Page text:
The third floor was easily the most sobering place I have ever stood, where prisoners were kept chained and hooded after torture in an effort to dehumanize them, where pregnant women were forced to deliver children who would be illegally adopted that they would never see again.  Glass panels lined the walls, filled with words that were too effective, that described too well the conditions of the space I was seeing, that made it very real how much suffering the same walls surrounding me had seen.  As we walked from room to room, I started to notice how many different names I saw.  Names of the women who gave birth, names of survivors along with their testimonials, names of those who protested publically and were disappeared permanently.  Leading our tour of about ten students from my program, along with the guide for the larger group, was Evan’s host father, Nestor, who had been imprisoned in la ESMA for eighteen days.  The firsthand stories he had to add to what we were seeing, and the knowledge that he was able to carry on with his life outside of this place and the horrors he had seen and experienced here, made it even clearer to me that each of these individuals were just that.  They had their own lives, their own interests, their own families, and their own stories.  But there was a larger story being written, and their part in it drew their stories to converge within those walls that saw too much.

There is a reason that I chose to pursue a career in teaching U.S. history, and it has to do with stories.  When I talk about my educational philosophy, I wax eloquently about the average American stories like Abraham Lincoln, like Alexander Hamilton, like Frederick Douglass, like pioneers who pushed the western frontier all the way to California, like members of the labor movements who fought for their rights in the streets and succeeded – people from all kinds of humble origins whose actions, little by little, created the world we know today.  All I have ever wanted to tell my students is that they have the capability as ordinary individuals, no matter where they come from or what stories they carry, to utterly change the course of history.  What I didn’t ever stop to consider is that we live in a place where that is possible and not everyone does.  Each person who was tortured, imprisoned and killed in this building – who was disappeared – had the same potential, but never the same opportunity.  For those who protested publicly, who spoke out against the dictatorship, who defended their beliefs or worked for a cause or an ideology greater than themselves: their choice to change history was their choice to risk death, because the thing they were trying to change had more power than they did – as proved by the disappearance as well of those who were in the wrong place at the wrong time, who were falsely accused of opposition, or who were guilty by association.  There is always a risk of failure when you step out and speak out; but what if that risk is not just failure, what if you are risking your humanity, your loved ones, your life?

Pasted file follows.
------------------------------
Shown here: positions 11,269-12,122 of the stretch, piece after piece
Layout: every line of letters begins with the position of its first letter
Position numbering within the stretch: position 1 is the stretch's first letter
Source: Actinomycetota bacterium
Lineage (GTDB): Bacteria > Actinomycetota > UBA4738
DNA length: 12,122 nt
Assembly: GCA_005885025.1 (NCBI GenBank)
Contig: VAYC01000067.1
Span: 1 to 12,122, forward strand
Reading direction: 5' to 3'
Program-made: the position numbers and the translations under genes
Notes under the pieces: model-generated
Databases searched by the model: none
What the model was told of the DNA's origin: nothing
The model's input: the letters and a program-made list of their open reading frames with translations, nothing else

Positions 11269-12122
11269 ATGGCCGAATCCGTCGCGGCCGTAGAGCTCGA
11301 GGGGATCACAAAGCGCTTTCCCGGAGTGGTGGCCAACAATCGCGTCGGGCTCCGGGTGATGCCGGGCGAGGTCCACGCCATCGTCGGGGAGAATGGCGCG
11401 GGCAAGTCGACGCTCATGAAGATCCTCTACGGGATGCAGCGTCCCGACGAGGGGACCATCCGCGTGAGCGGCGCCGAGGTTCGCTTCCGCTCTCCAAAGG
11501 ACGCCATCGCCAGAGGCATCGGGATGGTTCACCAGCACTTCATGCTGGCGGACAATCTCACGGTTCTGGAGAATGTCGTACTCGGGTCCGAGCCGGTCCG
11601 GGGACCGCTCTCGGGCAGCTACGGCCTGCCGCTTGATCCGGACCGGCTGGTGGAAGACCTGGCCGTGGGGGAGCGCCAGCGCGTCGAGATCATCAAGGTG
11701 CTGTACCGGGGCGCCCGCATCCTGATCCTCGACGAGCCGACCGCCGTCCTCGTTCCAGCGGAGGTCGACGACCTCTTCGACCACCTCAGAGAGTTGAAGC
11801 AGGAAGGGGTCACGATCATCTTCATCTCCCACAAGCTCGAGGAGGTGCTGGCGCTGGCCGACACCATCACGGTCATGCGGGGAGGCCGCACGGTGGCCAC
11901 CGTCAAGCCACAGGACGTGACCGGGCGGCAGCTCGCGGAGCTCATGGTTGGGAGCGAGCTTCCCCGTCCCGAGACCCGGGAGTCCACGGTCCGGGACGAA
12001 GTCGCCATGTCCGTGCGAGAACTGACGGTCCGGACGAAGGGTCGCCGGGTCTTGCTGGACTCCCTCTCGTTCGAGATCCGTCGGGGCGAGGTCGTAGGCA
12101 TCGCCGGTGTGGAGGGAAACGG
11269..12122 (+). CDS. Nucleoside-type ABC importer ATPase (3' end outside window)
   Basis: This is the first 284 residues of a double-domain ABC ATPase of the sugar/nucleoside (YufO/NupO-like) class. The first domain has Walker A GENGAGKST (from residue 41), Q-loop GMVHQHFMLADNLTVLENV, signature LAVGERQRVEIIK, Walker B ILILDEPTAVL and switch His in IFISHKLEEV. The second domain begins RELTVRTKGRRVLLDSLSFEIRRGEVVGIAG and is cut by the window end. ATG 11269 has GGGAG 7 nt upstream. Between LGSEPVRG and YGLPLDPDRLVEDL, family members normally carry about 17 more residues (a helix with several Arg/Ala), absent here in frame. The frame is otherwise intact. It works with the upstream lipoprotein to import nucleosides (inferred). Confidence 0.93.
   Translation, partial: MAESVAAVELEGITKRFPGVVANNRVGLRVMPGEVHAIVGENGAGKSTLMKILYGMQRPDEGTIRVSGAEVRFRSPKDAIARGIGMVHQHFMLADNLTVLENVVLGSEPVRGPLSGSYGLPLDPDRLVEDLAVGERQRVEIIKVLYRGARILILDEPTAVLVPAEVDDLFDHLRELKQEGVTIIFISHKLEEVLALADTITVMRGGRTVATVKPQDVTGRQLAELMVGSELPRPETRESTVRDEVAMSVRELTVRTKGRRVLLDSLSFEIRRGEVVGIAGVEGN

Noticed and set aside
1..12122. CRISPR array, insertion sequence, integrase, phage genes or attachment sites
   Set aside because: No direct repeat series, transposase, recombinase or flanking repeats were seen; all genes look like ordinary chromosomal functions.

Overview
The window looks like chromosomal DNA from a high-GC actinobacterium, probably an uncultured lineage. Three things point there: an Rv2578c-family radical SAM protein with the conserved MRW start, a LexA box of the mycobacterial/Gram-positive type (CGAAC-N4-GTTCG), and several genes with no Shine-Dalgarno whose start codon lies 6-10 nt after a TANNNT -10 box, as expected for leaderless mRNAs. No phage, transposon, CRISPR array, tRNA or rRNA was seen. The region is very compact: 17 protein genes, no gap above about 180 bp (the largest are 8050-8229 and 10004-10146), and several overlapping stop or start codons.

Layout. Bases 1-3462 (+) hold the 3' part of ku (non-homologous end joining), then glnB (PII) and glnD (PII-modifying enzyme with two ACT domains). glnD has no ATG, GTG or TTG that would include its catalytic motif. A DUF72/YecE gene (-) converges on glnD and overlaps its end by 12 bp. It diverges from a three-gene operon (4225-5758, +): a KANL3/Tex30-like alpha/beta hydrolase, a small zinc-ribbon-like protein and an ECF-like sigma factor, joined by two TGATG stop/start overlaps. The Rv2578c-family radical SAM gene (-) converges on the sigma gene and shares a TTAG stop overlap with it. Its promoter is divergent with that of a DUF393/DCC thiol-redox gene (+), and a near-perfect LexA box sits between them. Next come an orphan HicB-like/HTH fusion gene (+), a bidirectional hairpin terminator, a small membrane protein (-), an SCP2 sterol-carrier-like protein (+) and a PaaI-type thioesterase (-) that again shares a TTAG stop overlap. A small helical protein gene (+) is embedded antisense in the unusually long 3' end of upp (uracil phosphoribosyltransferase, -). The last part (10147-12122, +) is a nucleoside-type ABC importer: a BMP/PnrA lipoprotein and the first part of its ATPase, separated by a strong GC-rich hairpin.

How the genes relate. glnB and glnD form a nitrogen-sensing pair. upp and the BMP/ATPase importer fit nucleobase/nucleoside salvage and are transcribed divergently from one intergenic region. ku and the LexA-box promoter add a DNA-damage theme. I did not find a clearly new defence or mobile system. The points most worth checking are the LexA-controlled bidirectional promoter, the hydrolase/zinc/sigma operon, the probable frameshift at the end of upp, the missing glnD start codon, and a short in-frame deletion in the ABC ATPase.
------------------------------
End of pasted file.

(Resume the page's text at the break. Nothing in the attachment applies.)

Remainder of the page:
Their risk and their stories absolutely changed history.  They live on in these glass panels, in the work that the Madres de la Plaza del Mayo continue fighting for to this day, and in the knowledge that without the action of individuals, there would have been no restoration to democracy.  They have no less value, but they were cut short so unnecessarily by something so outside of their control.

When I speak of stories changing history, I need to be careful how I share that with my students.  Because at some points and some spaces in the timeline, changing history will not be the success story I have always spun it to be.  What I want them to know now is that each story is valuable, each individual has an incredible capacity to create change, but that in this world, brokenness exists, life is not always considered valuable, and that capacity is part of a larger movement that we may not get to see.  We have to have faith that something happens when we step out, that others are acting alongside us, that our stories are converging.  And that because we acted, change won’t stop.  There is a story being written all the time, and we don’t always have control over how ours fits into the bigger narrative, but we do have power over how it reads.

As we were leaving la ESMA, and thanking Nestor for sacrificing his comfort to return to this place to share its story and its consequences with us, he said something along this same vein that struck me: “There is always something that every one can do.”  That is what I want my students to take away from stories of success as well as stories of suffering: there is always something that they can do.  And that’s the memory I will take with me when I think of la ESMA, that’s why I am passionate about history and about education: there is always something I can do.

I didn’t actually take any pictures of my own, so here are a couple for context. (Credit)